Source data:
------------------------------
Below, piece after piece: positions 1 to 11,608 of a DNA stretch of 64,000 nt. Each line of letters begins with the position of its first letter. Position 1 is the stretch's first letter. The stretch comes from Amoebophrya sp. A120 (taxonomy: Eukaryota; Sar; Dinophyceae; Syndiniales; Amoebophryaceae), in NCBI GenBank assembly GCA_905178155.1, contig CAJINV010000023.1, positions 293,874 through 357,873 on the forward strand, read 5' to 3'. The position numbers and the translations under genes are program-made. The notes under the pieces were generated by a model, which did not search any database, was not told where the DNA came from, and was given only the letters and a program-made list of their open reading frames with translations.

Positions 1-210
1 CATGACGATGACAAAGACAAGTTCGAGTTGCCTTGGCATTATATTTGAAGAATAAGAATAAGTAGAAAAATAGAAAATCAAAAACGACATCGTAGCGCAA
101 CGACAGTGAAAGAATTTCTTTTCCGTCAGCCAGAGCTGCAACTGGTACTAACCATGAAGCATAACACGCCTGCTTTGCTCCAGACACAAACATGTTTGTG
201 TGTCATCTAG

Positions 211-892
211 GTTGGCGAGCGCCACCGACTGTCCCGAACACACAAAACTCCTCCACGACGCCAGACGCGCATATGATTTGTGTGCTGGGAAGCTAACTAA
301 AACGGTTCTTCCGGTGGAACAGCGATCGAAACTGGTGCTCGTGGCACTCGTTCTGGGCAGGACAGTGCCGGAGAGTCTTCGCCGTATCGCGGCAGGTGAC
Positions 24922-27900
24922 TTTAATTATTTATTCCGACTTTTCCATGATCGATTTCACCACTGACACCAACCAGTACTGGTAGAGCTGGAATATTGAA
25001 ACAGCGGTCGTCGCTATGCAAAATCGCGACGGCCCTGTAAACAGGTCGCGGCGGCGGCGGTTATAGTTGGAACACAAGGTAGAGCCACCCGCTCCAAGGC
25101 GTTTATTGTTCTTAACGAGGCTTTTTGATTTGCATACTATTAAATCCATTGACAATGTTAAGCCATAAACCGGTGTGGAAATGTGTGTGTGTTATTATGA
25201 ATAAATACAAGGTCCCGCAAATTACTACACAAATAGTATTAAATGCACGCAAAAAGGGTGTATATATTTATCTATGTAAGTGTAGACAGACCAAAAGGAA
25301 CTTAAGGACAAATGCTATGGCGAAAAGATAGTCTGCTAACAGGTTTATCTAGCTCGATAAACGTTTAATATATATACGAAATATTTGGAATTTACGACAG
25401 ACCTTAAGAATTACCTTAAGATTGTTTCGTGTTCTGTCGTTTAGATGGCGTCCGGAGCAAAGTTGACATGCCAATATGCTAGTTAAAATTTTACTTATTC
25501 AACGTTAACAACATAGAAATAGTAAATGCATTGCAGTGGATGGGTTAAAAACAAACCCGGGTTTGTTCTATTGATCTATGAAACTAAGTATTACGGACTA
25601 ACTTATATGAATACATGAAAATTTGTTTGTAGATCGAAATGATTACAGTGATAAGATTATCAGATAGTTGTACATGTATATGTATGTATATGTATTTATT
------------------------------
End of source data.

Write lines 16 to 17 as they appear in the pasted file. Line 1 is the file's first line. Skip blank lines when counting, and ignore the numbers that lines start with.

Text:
25501 AACGTTAACAACATAGAAATAGTAAATGCATTGCAGTGGATGGGTTAAAAACAAACCCGGGTTTGTTCTATTGATCTATGAAACTAAGTATTACGGACTA
25601 ACTTATATGAATACATGAAAATTTGTTTGTAGATCGAAATGATTACAGTGATAAGATTATCAGATAGTTGTACATGTATATGTATGTATATGTATTTATT